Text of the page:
The Sd.Kfz.234 was a roomy design, and was appreciated by its crews for its habitability and operational efficiency, but the vehicle was about as compact as it could be with regard to its primary mission of armored reconnaissance. The 234’s hull was 5.9 metres (19 ft 4 in) long, 2.3 metres (7 ft 6 in) wide and 2.1 – 2.4 metres (6 ft 11 in) tall.

Fully combat loaded it came in at a weight of 11,000 – 12,000 kg (24,000 – 26,500 lbs), and had a crew of four; commander, gunner, driver and loader/reverse driver.

Sk.Kfz.234 rear drivers vision slit.
The rear-driver’s vision slit at the back of the fighting compartment on The Tank Museum’s example. The Sd.Kfz.234 had six forward and reverse gears, as well as a second drivers station at the rear. This meant it could drive as easily backwards as it could forward.

The 234 had armor plating varying from 9 – 30mm (0.3 – 1.2 inches) of face hardened, rolled homogenous armor (RHA), with the thickest plating protecting the frontal arc of the vehicle.

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It was powered by a unique Tatra 103 V12 air-cooled diesel – the only German combat vehicle to have this power plant – as the platform was intended for tropical/hot weather use. This engine displaced nearly 15 litres (903 cu in), and produced 220 bhp.

Tatra 103 V12.
The 220 hp Tatra 103 air cooled V12 used in all models of the Sd.Kfz.234

Driving a transmission with six forward and reverse gears, this drivetrain combination produced some impressive performance figures: a top speed of 50 mph (80 km/h) on flat surfaces, and a range of 620 miles (1,000 kilometres) on the road. It could also traverse 370 miles (600 kilometres) of rough terrain.

All wheels received power, and were sprung and steered individually with double wishbone suspension – quite an impressive feat for the era.

The Sd.Kfz. 234 Variants

The Sd.Kfz.234 came in four distinct variants, the armament of which being unique to each variant.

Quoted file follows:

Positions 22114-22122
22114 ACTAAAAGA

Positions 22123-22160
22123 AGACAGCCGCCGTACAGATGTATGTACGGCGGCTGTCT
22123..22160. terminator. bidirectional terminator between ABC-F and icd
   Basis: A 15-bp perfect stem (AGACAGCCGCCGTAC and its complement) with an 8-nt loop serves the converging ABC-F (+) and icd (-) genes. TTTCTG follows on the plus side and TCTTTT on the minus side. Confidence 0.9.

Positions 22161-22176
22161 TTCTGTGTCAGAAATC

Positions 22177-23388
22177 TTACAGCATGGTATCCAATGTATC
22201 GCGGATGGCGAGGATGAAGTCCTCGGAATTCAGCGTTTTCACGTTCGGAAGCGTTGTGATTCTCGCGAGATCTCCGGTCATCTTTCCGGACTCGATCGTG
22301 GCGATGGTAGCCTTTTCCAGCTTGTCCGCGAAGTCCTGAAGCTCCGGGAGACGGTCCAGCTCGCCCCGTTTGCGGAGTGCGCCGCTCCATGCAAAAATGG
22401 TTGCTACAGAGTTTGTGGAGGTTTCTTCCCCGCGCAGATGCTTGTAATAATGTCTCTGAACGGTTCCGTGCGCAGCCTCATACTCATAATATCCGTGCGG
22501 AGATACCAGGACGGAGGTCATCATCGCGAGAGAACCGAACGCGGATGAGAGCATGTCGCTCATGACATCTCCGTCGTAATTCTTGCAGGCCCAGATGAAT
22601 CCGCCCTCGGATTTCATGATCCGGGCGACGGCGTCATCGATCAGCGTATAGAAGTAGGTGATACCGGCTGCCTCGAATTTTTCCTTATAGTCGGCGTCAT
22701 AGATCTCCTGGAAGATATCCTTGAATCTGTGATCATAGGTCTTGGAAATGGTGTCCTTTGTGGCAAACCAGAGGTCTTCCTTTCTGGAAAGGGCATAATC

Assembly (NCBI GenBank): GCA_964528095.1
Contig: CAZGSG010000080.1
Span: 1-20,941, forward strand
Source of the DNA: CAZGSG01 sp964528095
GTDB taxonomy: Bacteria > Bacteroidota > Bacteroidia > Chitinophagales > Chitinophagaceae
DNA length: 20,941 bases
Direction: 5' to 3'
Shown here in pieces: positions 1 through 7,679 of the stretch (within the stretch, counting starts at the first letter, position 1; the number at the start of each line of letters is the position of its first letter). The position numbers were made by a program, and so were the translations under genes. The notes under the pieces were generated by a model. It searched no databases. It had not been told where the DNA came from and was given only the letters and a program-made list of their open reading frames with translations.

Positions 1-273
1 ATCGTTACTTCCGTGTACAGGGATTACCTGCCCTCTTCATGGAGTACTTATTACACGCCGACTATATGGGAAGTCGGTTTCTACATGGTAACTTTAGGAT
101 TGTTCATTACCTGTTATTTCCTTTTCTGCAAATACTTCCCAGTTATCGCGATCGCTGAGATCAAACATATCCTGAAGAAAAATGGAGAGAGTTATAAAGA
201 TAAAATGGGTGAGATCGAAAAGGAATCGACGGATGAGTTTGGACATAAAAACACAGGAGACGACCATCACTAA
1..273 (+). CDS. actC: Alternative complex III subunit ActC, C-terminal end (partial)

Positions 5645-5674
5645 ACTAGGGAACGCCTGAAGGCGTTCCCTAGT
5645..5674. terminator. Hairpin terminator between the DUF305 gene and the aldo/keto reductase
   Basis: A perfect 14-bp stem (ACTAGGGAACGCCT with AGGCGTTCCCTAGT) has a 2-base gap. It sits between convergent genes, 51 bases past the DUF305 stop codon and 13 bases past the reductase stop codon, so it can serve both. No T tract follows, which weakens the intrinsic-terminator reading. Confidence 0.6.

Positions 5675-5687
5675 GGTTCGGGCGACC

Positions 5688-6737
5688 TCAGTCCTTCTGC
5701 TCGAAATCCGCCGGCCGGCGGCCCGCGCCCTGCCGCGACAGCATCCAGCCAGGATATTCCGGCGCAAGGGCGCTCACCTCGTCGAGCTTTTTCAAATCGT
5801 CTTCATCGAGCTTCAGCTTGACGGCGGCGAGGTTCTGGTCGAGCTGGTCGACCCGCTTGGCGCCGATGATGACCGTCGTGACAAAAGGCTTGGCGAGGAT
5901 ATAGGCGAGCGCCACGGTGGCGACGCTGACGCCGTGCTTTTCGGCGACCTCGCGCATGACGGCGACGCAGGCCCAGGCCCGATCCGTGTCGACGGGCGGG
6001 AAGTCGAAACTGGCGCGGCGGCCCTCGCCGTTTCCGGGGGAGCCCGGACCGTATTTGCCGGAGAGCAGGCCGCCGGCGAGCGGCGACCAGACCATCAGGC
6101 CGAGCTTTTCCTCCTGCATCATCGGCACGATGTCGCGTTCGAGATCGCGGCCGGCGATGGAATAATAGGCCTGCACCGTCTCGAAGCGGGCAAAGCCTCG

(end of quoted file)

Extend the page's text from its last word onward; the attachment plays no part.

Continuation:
The first production variant was the 234/2, which mounted the excellent KwK 39 5 cm L/60 cannon in a fully enclosed rotating turret. This weapon was also used in the Panzer III.

The 234/2 was fitted with an MG 42 as a secondary weapon, and 101 examples of this version were manufactured. It was initially known as simply the Sd.Kfz.234, before being renamed to Sd.Kfz.234/2 in early 1944. Production ran from November 1943 to June 1944.

Sd.Kfz.234/2 armored car.
The Sd.Kfz.234/2, armed with a 5 cm KwK 39.


The next variant was the 234/1, which had the 2 cm armament that had been planned from the vehicle’s inception. It had an 2 cm KwK 38 autocannon in an open-topped turret, next to an MG 42 coaxial machinegun.

Just over 200 units of this version entered service, with production running from mid-1944 to the end of the war.

Sd.Kfz.234/1 armored car.
The Sd.Kfz.234/1, armed with a 2 cm autocannon.


The third variant was the 234/3, which traded a turret for a semi-traversable 7.5 cm Kanone 51 L/24. This was a short weapon that excelled against soft targets and structures, and the vehicle was intended to act as a highly mobile assault gun to support infantry and light mechanised forces

Production of this version began in mid-1944 alongside the 234/1, but it was stopped before the end of the year in exchange for the next type.

Sd.Kfz.234 / 3 armored car.
The Sd.Kfz.234/3, armed with a 7.5 cm Kanone 51 L/24 gun.


The last variant of the 234 was also the most heavily-armed and arguably the most well known; the 234/4. It was armed with the formidable 7.5 mm PaK 40 L/46 high-velocity anti-tank gun in a bid to help combat the growing numbers of Allied tanks encountered from 1943 onwards.

This version came about after a meeting in late 1944, in which Hitler requested that such a gun be placed on the 234 chassis. Hitler was extremely impressed with the machine, but the powerful PaK 40 strained the chassis of the 234 to its limits, and only 89 examples were manufactured.

Sk.Kfz.234/4 armored car.
Sk.Kfz.234/4, armed with the powerful 7.5 cm PaK 40 L/46. The gun was protected by the same double 4 mm plate shield as the towed version.


The German Army was one of the most successful users of armored cars during the Second World War, with several superb designs boasting a great combination of mobility and firepower that excelled in the missions of mechanised reconnaissance and light cavalry tactics.